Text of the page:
Picks and Pans Review: Immediate Family
updated 11/13/1989 AT 01:00 AM EST
•originally published 11/13/1989 AT 01:00 AM EST
Here are three reasons why this lovely, loving movie is such a joy:
(1) Director Jonathan (The Accused) Kaplan and screenwriter Barbara (The Big Chill) Benedek tell their story, about a childless Seattle couple who adopt a yet-to-be-born baby, without resorting to theatrics or big-deal plot twists. How often do filmmakers show anything like this kind of faith in their own ideas, let alone in their audience?
(2) Kaplan and Benedek often let images speak for them, without dialogue. The film is full of such moments as Woods, at a Seahawks football game, gazing with obvious longing at a father lifting his young son to his shoulder, or Woods and Close exchanging an oh-no sort of glance when they first see the punk rocker father of the baby they're just about to adopt.
(3) While it's usually predictable that Close and Woods, two of the most versatile and affecting of American actors, will turn in terrific performances, this movie contains a major surprise by Masterson (Chances Are), and it's a very happy one. While she has always seemed more than competent, Masterson is subtly touching in her portrayal of an uneducated, ill at ease young woman who travels from Ohio to Seattle to give birth to—and then give away—her first child. The only way anyone is going to stop Masterson from becoming a Big Name Star now is to run her over with a tank.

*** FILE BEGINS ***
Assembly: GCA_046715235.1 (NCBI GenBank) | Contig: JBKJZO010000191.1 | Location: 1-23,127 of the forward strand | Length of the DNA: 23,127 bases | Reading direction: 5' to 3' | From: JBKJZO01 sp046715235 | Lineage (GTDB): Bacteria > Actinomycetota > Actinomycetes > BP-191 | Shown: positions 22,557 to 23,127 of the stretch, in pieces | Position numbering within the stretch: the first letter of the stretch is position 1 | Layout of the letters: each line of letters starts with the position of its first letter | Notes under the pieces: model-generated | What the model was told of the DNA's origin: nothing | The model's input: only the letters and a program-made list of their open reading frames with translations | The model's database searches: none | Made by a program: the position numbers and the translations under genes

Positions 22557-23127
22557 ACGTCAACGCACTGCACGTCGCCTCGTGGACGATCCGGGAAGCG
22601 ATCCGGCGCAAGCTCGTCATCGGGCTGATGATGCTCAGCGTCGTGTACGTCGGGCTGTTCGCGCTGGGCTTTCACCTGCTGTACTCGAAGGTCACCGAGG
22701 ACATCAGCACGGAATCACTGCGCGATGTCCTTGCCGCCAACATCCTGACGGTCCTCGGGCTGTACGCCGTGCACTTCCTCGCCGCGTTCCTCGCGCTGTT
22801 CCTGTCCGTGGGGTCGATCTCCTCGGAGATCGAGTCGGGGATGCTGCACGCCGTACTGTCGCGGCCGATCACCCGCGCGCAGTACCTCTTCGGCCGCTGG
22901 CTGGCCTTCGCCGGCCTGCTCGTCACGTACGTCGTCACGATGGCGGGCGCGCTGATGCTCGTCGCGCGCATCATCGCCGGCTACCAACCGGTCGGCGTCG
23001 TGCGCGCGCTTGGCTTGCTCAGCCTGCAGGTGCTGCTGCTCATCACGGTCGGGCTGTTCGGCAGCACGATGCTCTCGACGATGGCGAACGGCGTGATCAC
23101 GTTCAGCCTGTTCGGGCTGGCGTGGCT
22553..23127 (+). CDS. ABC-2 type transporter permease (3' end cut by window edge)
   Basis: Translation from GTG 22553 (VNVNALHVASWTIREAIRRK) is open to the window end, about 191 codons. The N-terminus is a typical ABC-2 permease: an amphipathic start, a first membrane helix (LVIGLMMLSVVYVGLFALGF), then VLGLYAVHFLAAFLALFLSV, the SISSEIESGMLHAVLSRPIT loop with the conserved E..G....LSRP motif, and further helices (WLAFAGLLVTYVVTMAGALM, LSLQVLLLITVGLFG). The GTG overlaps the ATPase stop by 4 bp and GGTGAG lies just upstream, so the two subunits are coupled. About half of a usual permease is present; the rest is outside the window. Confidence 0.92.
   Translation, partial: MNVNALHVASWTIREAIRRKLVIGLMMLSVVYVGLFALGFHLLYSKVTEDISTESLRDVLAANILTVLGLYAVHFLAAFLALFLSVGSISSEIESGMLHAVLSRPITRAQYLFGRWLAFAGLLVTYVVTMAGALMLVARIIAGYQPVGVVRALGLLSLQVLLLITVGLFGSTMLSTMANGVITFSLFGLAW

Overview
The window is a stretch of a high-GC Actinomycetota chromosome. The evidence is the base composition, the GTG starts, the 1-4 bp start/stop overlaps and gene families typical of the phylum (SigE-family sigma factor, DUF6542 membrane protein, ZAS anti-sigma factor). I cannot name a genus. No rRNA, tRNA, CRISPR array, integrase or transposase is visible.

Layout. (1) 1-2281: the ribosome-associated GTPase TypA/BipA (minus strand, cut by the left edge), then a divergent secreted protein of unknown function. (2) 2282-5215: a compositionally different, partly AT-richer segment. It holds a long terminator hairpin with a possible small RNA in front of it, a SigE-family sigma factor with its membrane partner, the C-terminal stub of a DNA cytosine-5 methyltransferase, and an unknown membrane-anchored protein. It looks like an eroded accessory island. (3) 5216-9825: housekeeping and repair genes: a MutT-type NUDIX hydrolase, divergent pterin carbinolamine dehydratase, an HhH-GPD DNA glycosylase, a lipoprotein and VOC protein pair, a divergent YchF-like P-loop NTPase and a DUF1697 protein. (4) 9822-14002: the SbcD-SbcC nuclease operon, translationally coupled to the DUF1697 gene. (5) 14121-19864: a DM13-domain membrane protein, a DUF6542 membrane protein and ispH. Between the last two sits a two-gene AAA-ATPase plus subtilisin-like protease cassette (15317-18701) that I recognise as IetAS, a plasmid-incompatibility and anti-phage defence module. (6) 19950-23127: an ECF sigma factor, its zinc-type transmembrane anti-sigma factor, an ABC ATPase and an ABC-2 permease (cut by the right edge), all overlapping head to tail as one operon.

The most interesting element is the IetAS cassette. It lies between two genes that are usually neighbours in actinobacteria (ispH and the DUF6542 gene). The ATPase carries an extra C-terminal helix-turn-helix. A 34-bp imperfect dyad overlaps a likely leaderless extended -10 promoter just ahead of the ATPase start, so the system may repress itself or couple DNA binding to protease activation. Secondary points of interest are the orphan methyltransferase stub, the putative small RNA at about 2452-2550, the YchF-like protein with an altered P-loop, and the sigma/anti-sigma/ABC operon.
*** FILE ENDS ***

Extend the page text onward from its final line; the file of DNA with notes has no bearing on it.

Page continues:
The rest of the cast performs up to the level of the film's stars. Kevin Dillon (from now on Matt should be known as Kevin's brother, not the other way around) plays Masterson's good-hearted but clearly immature boyfriend. Linda Darlow (a veteran TV actress) is both officious and understanding as the lawyer who arranges the adoption. Jane Greer, who has aged much more gracefully than most Hollywood leading ladies, plays Woods's mother.
They are all in the service of a naturalistic story that includes some quiet drama, a deep sense of romance and not a little comedy. When Dillon takes a bus from Ohio to visit Masterson while she's waiting to give birth, the young couple borrows Close and Woods's car. As they drive off, Woods and Close look at each other for a second, and he says, "All right. Tell me your worst paranoid fantasy.... Is this it: They drive off with the baby and the car, and we never see them again. Maybe they hit a couple of convenience stores on the way and we end up on the Geraldo Rivera show as the most gullible couple in America."
No such lack of luck though. These characters behave like real people, from the barely controlled rage and frustration Close makes evident early in the film as she watches other people's children, knowing she is probably infertile herself, to the confusion Masterson displays when it comes time to actually hand over her new son. The growing affection between Close and Woods on the one hand and Masterson on the other is also movingly framed; it would take a hard-hearted moviegoer indeed to avoid being as captivated with all three of them as they are with each other.
True, this film goes through more than its share of tear-jerking. But it doesn't wheedle or beg for those tears. It creates genuine emotion by engaging its audience's sense of compassion and treating that compassion with the respect it deserves. (PG-13)